If you could put a sci-fi drama like Westworld in the blender with a spy thriller like The Americans, you might end up with a show as intense as Counterpart. The Starz series features Academy Award winner J.K. Simmons as Howard Silk, a low-level worker in a high-security government office in Berlin. Silk’s life takes a disturbing turn after he learns the building’s real purpose, which we won't be spoiling here. Counterpart premiered to acclaim in January 2017, and the second season kicks off on Sunday, Dec. 9.
Counterpart’s plot is hard to summarize, but that’s not why Simmons avoids explaining it to people. He prefers that people experience the show’s intricacies for themselves. He says when he’s on the audience side, watching a film or TV show, he doesn’t want to hear a synopsis or read any reviews. “I’m the ultimate anti-spoiler kind of guy from both sides of the business,” he says. “So I just tell people, ‘It’s intricate, it’s complex, it’s smart, it’s entertaining, and even though I don’t really see it as an action show, there certainly are action sequences that are brilliantly done. But more importantly, to me, from an actor perspective and an audience perspective, there are great characters.’”
Simmons stars as two of them, and he’s joined by Olivia Williams (The Sixth Sense), Harry Lloyd (The Theory of Everything), Nazanin Boniadi (Homeland), Sara Serraiocco (Worldly Girl), and Nicholas Pinnock (Captain America: The First Avenger). He plays not only Howard Silk but also his identical counterpart from a parallel world. The duplicate was created in 1987, and since then, the two Howards have followed different paths. Thirty years later, they have very little in common aside from their appearance. Simmons is such a skilled actor that whenever he’s onscreen, it’s immediately evident which Howard he is playing. When he signed on for the role, he had read only the first script, which included the reveal that he would be playing two versions of the same character.
The show’s creator, Justin Marks, warned him that there was yet another layer to the challenging dual role. “We spoke at the beginning about how they’re going to end up having to masquerade as each other, and in fact, in some ways, end up — even though they seem diametrically opposed psychologically and emotionally — sort of taking on aspects of each other, ” Simmons tells L.A. Weekly, revealing that early on, he and Marks discussed giving one of the characters a physical difference, like, “This guy’s got a different tooth.” But that idea was ultimately discarded.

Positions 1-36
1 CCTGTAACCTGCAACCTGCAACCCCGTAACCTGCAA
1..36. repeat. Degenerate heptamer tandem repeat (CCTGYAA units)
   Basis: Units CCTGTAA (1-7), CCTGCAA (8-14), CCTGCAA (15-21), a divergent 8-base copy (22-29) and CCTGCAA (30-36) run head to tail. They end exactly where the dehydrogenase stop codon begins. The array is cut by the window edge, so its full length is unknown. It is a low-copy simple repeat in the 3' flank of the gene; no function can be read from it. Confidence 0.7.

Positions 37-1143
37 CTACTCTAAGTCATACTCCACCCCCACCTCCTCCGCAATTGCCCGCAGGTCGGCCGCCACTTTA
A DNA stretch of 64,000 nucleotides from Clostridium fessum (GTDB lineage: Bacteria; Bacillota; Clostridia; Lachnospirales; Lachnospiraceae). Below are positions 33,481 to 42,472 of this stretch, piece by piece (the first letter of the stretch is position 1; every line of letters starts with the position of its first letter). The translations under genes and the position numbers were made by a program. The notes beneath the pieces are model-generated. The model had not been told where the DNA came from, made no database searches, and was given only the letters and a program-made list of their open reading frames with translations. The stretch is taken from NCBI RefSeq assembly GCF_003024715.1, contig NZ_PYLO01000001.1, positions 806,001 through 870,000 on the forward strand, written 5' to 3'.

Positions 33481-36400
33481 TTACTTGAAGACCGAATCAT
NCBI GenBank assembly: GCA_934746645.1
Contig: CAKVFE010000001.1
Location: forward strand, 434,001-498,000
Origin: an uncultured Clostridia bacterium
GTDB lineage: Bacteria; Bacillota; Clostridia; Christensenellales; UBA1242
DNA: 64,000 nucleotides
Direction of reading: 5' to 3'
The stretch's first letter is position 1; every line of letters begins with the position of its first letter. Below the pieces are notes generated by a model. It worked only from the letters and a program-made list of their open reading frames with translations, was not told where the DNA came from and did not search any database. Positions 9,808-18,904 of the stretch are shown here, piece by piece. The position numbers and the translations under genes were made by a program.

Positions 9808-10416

While Simmons’ portrayal of both Howards is impressive, he credits the show’s writers, including Marks, for differentiating them. “I think it is really good for the storytelling that audiences can generally tell when a scene starts and we see one of my characters on camera, sometimes even before he’s speaking. They kind of get a sense of which guy he is, which to me speaks first of all to what’s on the page,” says the actor. And he knows good writing: He was a regular on Law & Order, Oz and The Closer while also making an impact in film, with Sam Raimi's Spider-Man trilogy and his Oscar-winning performance in Damien Chazelle's Whiplash. He's also in some pretty memorable insurance commercials.
The contrasts of his characters are most noticeable when both Howards are in the same scene. They even seem to move differently, which Simmons says comes from who they are on the inside. “It’s all psychological and emotional,” he says of his dual role. “And in fact, it was not a significant effort for me consciously to go, ‘Oh, I’m playing this guy, so I have to physicalize it this way.’” He plays both roles so effectively that’s it’s almost as if he knows what it’s like to live inside different bodies — and in a way, that’s true.
“I’ve been so back and forth over my life with being overweight and then in shape, and this and that,” he reveals. “Really, in just the last several years, I’ve kind of become a gym rat and really enjoyed it, so it doesn’t feel like work anymore. It’s my drug of choice.”
As an actor, his body is his instrument, and he finds that he’s able to do more with it when he keeps it in better condition, including playing both “the man-of-action version of Silk and the kinder, gentler, more sort of nebbishy version.”
As anti-spoiler as Simmons is, it’s no surprise that he won’t reveal any plot points from Season 2 of Counterpart. When talking about the new episodes, he’s enthusiastic but vague. “We certainly see more of both Howards, but equally exciting to me is some of the new cast that are joining us,” he offers. Among the new faces in Season 2 are Emmy winner James Cromwell, Betty Gabriel (Get Out) and German actress Christiane Paul.
If you’re new to Counterpart, Simmons suggests watching the first season to prepare for the second season. He cautions that the show will require your full attention. “It’s definitely one of those shows that you have to put on pause if you’re going to go the bathroom or the refrigerator,” adds the actor, whom you'll see a lot of this month (he narrates the new doc DRUG$, coming out Dec. 14 and he's stars in American Renegades, out Dec. 21). That said, he hopes the show’s multilayered plot won’t intimidate or scare off potential viewers. Those who put in the effort and focus will be rewarded as they familiarize themselves. “The second season in a way gets more complex, and we certainly add new characters, but it also has more of a clear throughline that I think people will find really fascinating and satisfying.”